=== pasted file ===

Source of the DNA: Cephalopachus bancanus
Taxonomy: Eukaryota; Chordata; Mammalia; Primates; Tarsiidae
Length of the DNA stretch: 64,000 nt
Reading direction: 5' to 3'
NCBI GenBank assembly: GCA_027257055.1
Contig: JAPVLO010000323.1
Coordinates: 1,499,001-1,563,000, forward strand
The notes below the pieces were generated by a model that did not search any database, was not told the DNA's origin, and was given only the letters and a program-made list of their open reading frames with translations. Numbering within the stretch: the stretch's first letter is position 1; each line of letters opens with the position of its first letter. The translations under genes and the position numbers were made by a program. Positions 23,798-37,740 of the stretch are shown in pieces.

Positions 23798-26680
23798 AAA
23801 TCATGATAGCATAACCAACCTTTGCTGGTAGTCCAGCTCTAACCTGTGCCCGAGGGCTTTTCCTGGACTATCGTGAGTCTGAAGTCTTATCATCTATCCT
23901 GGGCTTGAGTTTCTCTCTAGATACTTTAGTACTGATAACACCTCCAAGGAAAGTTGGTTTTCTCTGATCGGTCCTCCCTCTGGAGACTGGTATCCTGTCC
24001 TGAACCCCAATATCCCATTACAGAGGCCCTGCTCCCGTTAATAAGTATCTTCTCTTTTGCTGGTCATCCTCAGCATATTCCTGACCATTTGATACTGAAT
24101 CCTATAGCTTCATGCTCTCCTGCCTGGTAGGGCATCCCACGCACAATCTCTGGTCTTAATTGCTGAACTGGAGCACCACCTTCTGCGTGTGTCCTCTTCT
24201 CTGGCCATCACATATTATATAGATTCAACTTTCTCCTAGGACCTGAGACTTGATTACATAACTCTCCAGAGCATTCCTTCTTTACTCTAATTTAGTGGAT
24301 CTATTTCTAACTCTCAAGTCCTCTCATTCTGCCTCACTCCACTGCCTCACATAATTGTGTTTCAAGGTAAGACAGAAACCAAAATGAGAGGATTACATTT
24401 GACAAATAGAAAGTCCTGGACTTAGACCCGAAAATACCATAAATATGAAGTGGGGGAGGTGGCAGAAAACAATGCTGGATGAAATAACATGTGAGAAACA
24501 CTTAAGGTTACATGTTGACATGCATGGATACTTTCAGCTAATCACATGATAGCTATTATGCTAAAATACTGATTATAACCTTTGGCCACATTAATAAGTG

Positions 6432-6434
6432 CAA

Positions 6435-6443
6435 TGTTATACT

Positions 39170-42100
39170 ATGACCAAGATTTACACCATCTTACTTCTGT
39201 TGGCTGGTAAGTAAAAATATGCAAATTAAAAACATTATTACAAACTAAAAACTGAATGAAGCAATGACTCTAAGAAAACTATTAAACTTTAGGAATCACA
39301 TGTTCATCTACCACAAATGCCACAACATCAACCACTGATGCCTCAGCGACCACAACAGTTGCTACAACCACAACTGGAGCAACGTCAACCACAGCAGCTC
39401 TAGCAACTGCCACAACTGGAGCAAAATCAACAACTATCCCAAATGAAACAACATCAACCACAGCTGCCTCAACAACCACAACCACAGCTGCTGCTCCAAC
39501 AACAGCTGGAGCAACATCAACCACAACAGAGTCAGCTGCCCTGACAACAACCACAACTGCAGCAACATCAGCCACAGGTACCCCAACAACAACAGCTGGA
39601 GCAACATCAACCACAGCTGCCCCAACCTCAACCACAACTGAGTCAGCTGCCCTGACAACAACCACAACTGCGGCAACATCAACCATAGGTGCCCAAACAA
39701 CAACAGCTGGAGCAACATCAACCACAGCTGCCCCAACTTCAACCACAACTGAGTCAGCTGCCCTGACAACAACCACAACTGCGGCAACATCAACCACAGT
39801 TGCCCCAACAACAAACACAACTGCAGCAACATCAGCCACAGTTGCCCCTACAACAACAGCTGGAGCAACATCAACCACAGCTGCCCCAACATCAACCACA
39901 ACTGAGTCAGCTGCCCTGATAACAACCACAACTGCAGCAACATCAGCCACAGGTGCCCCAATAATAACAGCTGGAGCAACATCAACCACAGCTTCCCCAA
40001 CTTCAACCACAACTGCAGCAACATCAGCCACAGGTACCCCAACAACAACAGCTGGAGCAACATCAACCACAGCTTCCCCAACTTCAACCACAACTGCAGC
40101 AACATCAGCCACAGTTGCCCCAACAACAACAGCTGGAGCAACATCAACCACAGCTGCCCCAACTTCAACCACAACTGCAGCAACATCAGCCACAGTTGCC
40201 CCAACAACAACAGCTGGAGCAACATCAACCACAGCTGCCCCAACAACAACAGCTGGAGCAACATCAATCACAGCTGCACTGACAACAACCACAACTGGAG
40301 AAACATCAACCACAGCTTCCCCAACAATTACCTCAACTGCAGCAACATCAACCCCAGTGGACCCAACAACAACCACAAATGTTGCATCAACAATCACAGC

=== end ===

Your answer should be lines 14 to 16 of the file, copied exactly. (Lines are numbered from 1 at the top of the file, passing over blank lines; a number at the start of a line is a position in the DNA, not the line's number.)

24101 CCTATAGCTTCATGCTCTCCTGCCTGGTAGGGCATCCCACGCACAATCTCTGGTCTTAATTGCTGAACTGGAGCACCACCTTCTGCGTGTGTCCTCTTCT
24201 CTGGCCATCACATATTATATAGATTCAACTTTCTCCTAGGACCTGAGACTTGATTACATAACTCTCCAGAGCATTCCTTCTTTACTCTAATTTAGTGGAT
24301 CTATTTCTAACTCTCAAGTCCTCTCATTCTGCCTCACTCCACTGCCTCACATAATTGTGTTTCAAGGTAAGACAGAAACCAAAATGAGAGGATTACATTT